The Association Between African American Parent–Child Sex Communication and Adolescent Condomless Sex

Katherine E. Bonafide, Peter A. Vanable, Michael P. Carey

Research output: Contribution to journalArticle

1 Scopus citations

Abstract

African American adolescents are at elevated risk for HIV and sexually transmitted infections. Risk reduction efforts have focused on parent–child communications, despite inconsistent findings regarding their association with adolescent sexual risk behaviors. The present study included sexually active African American adolescents and their parents/guardians (N = 125 dyads). All participants reported on frequency of sexual health conversations and adolescents reported recent occasions of protected and condomless sex. Analyses examined the congruence between parent–child communication reports and the association between this congruence and adolescent condomless sex. Parents and adolescents disagreed on the frequency of sexual health communication: 30% of parents reported such conversations as frequent, whereas only 2% of adolescents did. Parent-reported sex communication was negatively associated with adolescent condomless sex, while adolescent-reported communication was not. The moderation hypothesis was supported in that adolescent-reported sex communication was negatively associated with adolescent condomless sex only among parent–child dyads high in agreement on sexual health communication. Promoting parent–child conversations regarding sexual health, with attention to relational characteristics of the conversations, offers a promising approach to sexual health promotion and disease prevention for African American youth.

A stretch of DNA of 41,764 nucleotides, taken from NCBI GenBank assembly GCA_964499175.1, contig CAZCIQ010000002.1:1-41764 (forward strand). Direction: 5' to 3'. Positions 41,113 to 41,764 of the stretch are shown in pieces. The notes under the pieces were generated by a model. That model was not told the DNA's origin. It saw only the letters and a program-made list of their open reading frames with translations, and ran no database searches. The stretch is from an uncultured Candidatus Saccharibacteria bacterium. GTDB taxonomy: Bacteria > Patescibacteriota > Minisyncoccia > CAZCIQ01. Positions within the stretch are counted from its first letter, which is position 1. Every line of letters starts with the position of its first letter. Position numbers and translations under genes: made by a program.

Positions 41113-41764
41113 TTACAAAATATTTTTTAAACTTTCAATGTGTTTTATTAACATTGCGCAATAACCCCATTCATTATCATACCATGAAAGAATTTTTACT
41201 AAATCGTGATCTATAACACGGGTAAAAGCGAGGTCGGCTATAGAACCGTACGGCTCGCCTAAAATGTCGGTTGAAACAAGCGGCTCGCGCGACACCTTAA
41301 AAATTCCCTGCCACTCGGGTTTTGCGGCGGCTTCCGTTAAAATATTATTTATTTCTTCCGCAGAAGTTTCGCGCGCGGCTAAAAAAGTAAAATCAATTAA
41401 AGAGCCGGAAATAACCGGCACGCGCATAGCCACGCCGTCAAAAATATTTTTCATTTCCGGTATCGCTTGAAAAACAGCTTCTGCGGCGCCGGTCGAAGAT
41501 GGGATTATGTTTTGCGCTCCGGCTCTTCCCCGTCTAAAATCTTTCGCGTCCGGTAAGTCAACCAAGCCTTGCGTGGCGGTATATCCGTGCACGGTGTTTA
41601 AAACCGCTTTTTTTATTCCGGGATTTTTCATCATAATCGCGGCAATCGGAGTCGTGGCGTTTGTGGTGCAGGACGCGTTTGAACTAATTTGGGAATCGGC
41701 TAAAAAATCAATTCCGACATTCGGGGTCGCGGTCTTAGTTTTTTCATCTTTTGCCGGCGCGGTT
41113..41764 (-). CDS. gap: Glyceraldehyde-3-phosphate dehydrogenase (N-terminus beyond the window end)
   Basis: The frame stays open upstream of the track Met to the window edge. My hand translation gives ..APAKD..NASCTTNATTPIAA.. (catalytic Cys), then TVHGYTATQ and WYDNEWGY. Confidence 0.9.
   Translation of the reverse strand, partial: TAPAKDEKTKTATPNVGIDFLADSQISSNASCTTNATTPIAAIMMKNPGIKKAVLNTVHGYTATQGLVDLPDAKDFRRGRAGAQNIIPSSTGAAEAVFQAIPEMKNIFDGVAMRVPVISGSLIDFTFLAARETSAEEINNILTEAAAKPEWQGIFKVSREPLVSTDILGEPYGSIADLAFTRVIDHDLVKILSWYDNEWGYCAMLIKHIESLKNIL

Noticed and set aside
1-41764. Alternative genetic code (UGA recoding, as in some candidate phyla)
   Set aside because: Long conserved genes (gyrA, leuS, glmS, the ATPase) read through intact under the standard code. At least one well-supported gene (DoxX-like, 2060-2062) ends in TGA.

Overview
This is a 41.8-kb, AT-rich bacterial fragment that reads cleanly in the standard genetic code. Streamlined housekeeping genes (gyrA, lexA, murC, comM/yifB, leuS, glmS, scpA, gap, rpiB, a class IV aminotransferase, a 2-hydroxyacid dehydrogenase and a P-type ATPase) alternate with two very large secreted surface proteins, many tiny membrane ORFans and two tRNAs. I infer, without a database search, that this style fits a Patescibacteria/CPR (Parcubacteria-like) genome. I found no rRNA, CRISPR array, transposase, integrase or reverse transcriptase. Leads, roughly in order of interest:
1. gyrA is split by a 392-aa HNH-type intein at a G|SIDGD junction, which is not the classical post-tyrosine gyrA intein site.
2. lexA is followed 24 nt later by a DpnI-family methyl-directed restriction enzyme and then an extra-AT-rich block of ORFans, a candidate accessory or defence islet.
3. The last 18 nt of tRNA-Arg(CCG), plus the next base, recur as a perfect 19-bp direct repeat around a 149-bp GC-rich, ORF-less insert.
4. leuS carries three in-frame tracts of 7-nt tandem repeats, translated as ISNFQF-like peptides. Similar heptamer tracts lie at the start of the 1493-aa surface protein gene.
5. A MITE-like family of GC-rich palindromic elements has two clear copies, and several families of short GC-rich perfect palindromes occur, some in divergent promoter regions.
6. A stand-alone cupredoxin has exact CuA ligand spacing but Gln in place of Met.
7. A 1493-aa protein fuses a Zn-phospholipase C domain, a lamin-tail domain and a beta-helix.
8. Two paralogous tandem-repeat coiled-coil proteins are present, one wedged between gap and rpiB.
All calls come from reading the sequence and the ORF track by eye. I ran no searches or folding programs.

Original languageEnglish (US)
Pages (from-to)847-853
Number of pages7
JournalAIDS and Behavior
Volume24
Issue number3
DOIs
StatePublished - Mar 1 2020

Keywords

  • Adolescents
  • African American
  • Parent–child communication
  • Sexual risk behavior

ASJC Scopus subject areas

  • Social Psychology
  • Public Health, Environmental and Occupational Health
  • Infectious Diseases

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